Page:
JVC LCD TV targets SLR users

Images from digital SLRs like the Panny GH1 should shine on JVC's new 1080p TV
Images from digital SLRs like the Panny GH1 should shine on JVC's new 1080p TV

Ever wondered why your digital snaps don't look quite as good as real life? It could be your TV to blame.

JVC has just announced the launch of the Xiview LT-42WX70 LCD telly that offers an expanded colour space to accommodate users of high-end SLRs.

The 42-inch class (42.02 inches diagonal) 120Hz Full HD TV/monitor encompasses a full 100 per cent of US HDTV broadcasting's (sRGB.904) colour space and a coverage rate of 96 per cent for the Adobe RGB space popular on D-SLRs.

Space to spare

The full list of colour spaces available are Wide (the TV's default colour space), Normal (ITU-R BT.709; HDTV standards), x.v.Color (xvYCC extended gamut), sRGB (same primaries as HDTV) and Adobe RGB.

The sRGB and Adobe RGB colour spaces are exclusive for viewing digital still images, with JVC claiming that they allow the LT-42WX70 to fully reproduce the deeper reds and bluish greens that are a characteristic of Adobe RGB colour.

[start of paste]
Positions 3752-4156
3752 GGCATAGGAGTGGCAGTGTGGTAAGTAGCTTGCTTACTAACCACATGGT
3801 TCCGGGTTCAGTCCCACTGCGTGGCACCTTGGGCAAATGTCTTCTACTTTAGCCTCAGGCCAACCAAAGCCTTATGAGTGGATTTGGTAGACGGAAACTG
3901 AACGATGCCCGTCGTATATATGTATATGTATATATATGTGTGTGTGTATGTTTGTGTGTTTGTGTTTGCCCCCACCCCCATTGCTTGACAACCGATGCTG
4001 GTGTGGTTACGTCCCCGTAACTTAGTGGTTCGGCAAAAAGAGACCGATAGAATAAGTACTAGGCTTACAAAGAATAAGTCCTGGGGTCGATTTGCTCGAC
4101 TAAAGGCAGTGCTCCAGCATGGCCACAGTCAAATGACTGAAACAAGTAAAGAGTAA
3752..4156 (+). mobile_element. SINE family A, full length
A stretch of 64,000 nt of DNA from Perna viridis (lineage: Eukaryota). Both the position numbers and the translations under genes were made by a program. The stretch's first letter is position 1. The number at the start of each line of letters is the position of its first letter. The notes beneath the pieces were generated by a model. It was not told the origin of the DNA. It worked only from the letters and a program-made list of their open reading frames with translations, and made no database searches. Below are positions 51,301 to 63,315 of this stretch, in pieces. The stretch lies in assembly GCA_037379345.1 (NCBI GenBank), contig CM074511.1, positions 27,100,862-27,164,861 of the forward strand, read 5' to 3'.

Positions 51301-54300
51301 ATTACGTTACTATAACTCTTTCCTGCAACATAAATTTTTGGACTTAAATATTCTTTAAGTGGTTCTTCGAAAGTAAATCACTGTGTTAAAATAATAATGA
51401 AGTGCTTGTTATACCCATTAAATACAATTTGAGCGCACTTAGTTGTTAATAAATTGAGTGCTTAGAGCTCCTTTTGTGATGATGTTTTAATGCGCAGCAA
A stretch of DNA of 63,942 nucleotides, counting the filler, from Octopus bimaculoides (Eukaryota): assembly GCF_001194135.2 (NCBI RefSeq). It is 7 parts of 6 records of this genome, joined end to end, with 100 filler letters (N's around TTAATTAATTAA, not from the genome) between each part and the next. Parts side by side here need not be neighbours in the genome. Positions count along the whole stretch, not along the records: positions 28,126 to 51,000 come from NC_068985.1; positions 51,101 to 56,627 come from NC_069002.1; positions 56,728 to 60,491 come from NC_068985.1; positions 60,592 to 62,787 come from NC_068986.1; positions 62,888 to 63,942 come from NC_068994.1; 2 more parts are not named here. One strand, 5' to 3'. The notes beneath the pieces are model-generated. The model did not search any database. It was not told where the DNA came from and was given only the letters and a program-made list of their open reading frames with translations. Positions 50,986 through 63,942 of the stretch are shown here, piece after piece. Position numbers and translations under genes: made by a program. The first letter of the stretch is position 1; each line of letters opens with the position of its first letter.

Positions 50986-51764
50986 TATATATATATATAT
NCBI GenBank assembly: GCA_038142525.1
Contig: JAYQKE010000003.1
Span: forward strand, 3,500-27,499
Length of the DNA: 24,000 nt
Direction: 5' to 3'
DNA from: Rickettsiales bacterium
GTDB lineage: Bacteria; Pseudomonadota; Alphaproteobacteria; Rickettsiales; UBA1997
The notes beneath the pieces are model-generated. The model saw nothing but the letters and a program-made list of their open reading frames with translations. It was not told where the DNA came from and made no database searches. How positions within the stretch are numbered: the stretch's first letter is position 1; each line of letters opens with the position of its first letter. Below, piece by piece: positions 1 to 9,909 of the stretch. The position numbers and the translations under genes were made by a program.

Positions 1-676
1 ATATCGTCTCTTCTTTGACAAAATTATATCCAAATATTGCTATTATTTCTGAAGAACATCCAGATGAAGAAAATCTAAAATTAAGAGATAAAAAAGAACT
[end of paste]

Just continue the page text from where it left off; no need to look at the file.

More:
If that's not enough colour changing for you, the LT-42WX70 also has 52 on-screen properties that allow fine-tuning of colours, tint, gamma, and more, and which can be memorised for each source for future use.

Colour me impressed

JVC's Individual Gamma Adjust System calibrates each panel's greyscale tones to gamma 2.2 to ensure displaying consistent and faithful colours, apparently regardless of the set or manufactured lot.

Finally, a Genessa Picture Engine has 12-bit processing (36-bit for RGB) for "truly accurate and natural colours". The Real Bit Driver processes in 12-bit, and so up-converts 8-bit HD broadcasting and DVD signals or 10-bit Blu-ray signals into 12-bit Deep Colour signals, regardless of the quality of the source signal, to achieve smoother gradation.

Input options include three HDMI CEC terminals, a D-Sub 15pin with component video, and an audio input jack.

The JVC LT-42WX70 is available now for around £2000 in the UK, $2400 in the US.